What is Saturated Fat?
Saturated fats have been part of our diet for hundreds of thousands of years. They were only vilified 40 years ago for political reasons, rather than evidence-based science. Since 1977, dietary guidelines have been recommending a low-fat diet and the minimal consumption of saturated fat. Despite the lack of scientific evidence of its negative impact on human health.
Find out what saturated fat is, why we still think that it is bad and the overall health impacts of consuming saturated fats.
We commonly refer to saturated fats as all foods that contain significant amounts of saturated fatty acids. These foods include eggs, butter, chicken skin, barbecued pork ribs, or highly processed smoked bacon. Understanding the components of saturated fat is important and involves some basic chemistry.
The main types of fat found in foods are triglycerides, which are divided into saturated and unsaturated fatty acids.
Saturated fats, like any other fats, are not soluble in water, but unlike unsaturated fats, are solid or waxy at room temperature.
Saturated fats are, for instance, the fatty components of meat, ghee, butter, or coconut butter.
Structure of Saturated Fat
Saturated fats belong to a subcategory of lipids called glycerides, which are composed of a glycerol backbone and between one and three fatty acids. Although there are molecules with only one or two fatty acids, the most abundant and significant glycerides in food and body tissues are the ones with three fatty acids, also known as triglycerides.
In saturated fats, although some unsaturated fatty acids may be present, the saturated fatty acids dominate, giving them specific properties. The saturated fatty acid is a molecular compound consisting of carbon (C), hydrogen (H), and oxygen (O) atoms, arranged as a chain with hydrogen atoms attached to the carbon atoms.
The most commonly occurring chains have between 4 and 18 carbon atoms.
For comparison purposes, unsaturated fats have at least one double bond between the carbon atoms, making them more unstable.
- Saturated fat is not soluble in water and is solid at room temperature
- Saturated fat consists of a glycerol backbone and a dominant amount of saturated fatty acids
- Saturated fatty acids are a molecular compound with no carbon double bonds
Why Saturated Fat is Commonly Known as “Bad Fat”?
Our perception of the negative health effects of saturated fats has been shaped by four decades of dietary recommendations, based on unproven theory, and the ongoing promotion of anti-saturated fat diets.
The following is a brief summary of how we got to this point.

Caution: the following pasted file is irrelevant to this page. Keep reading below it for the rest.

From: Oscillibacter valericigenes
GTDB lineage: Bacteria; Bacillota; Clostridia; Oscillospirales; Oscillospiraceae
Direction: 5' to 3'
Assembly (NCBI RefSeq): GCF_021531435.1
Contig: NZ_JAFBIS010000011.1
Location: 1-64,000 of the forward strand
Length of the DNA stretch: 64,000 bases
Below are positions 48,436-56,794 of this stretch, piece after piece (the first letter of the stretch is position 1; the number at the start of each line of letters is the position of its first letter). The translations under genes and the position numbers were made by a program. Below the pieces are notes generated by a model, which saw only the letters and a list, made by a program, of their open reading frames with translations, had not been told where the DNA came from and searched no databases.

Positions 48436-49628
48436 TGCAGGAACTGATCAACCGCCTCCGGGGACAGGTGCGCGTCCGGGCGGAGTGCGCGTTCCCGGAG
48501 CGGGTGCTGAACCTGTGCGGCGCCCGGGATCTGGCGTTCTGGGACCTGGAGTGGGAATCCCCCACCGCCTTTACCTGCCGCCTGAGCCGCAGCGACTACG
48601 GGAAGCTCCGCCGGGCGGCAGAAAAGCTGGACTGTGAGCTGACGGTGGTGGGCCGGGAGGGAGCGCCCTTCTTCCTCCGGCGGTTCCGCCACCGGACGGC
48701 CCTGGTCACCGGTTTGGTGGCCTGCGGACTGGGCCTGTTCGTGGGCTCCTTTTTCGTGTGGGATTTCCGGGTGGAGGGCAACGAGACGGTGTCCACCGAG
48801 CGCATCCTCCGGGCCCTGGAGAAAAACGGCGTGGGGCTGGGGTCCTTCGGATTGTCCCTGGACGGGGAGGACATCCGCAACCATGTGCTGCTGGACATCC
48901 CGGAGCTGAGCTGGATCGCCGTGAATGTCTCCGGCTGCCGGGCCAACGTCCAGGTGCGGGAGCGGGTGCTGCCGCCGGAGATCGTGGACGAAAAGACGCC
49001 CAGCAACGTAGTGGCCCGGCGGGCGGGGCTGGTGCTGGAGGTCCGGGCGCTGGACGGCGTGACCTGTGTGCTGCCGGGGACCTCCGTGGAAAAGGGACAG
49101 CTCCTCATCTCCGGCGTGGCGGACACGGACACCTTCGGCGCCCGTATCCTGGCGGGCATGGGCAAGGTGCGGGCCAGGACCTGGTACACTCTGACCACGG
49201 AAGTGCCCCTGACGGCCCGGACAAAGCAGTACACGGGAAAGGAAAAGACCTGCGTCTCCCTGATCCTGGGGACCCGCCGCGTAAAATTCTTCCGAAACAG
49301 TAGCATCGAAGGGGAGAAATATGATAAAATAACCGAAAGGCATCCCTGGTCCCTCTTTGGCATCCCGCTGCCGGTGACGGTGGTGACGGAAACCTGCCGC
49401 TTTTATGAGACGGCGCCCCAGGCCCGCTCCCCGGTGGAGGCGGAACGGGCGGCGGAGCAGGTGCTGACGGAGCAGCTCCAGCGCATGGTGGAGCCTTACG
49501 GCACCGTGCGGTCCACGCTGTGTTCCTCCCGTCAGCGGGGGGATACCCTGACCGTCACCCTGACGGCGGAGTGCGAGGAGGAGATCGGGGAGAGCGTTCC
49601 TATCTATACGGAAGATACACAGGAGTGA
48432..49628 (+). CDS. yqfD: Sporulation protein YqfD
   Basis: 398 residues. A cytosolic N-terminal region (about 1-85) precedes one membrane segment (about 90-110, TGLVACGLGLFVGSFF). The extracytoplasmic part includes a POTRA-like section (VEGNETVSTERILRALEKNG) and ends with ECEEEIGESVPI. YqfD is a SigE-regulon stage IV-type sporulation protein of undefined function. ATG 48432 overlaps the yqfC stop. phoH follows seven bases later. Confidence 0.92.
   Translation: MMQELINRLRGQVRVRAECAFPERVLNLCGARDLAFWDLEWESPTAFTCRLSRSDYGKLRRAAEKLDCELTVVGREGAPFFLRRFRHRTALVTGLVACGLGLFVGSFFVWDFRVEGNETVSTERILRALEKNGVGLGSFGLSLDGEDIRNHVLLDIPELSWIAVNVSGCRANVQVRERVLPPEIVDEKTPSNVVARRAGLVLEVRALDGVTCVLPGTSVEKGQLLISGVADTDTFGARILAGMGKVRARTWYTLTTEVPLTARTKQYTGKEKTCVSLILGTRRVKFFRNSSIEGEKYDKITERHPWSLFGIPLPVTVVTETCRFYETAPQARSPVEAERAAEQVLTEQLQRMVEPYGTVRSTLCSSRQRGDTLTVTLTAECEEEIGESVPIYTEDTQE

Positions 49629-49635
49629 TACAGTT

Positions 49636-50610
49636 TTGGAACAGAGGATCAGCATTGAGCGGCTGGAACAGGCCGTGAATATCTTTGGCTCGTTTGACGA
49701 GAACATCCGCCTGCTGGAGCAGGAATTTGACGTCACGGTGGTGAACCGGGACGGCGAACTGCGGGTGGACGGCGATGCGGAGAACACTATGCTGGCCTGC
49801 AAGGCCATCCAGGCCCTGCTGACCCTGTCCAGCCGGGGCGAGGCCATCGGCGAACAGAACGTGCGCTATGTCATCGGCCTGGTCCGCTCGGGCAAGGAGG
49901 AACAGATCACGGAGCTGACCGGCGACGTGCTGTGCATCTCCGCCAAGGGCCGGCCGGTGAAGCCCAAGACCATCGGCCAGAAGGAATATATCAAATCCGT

1. Older studies showed that
- Saturated fat consumption increases blood cholesterol levels. (based on animal studies and short term controlled diet trials)
- High blood cholesterol is associated with atherosclerosis and an increased risk of developing heart disease.
2. The “Diet-heart hypothesis” was formed
Based on these findings and on several observational and animal studies, scientists developed the Diet-heart hypothesis.
What does this hypothesis state?
- A diet high in saturated fat increases the cholesterol level in the blood. Let’s call it Hypothesis 1 (H1).
- High levels of blood cholesterol increase the risk of developing heart disease. This is the Lipid Hypothesis. Let’s call it Hypothesis 2 (H2).
- Conclusion: considering H1 and H2, it is, therefore, assumed that saturated fat increases the risk of developing heart diseases.
This was a sensible conclusion at the time. However, it was based on assumptions and actual studies that proved the direct cause and effect were not available.
Not only this hypothesis has never been proven, but the recent, higher-quality studies show that it is wrong.
3. Political decision in the 1977s that changed our dietary habits to this date
In the 1970s the U.S. government was under pressure to find a solution to the growing obesity and heart disease prevalence. Due to the mounting pressure to tackle the increasing health problems and the lack of any solid evidence, the diet-heart hypothesis was considered “sufficient evidence” and accepted as the basis for the dietary guidelines.
In 1977, dietary goals were established by the Senate Select Committee on Nutrition and Humans Needs. In 1980, Dietary Guidelines for Americans were made public, based on these recommendations. Updated dietary guidelines have been published every five years since 1980.
All of them, including the latest Dietary Guidelines of 2015-2020, is still based on this unproven theory and continue to recommend limiting saturated fat intake.
4. What was the result of this low-fat campaign?
The government-backed anti-fat campaign gave the opportunity for inexpensive food commodities, such as corn (and HFCS), wheat, rice and potatoes, soybeans, industrial vegetable oils, or sugar, to grow exponentially.
Changes started to occur in the food industry.
- Whole foods, such as those from animals and other plants, became comparatively more expensive
- The production of GMO (genetically modified organism) products escalated
- The use of partially hydrogenated oils (high in trans fatty acids) in cooking increased
- Highly processed polyunsaturated oils started to be used more frequently
- Sales of margarine (most of them high in trans fats) reached their peak in the late 1970s, which continued until the 1990s.
- The consumption of refined carbohydrates, including sugars and starches, increased considerably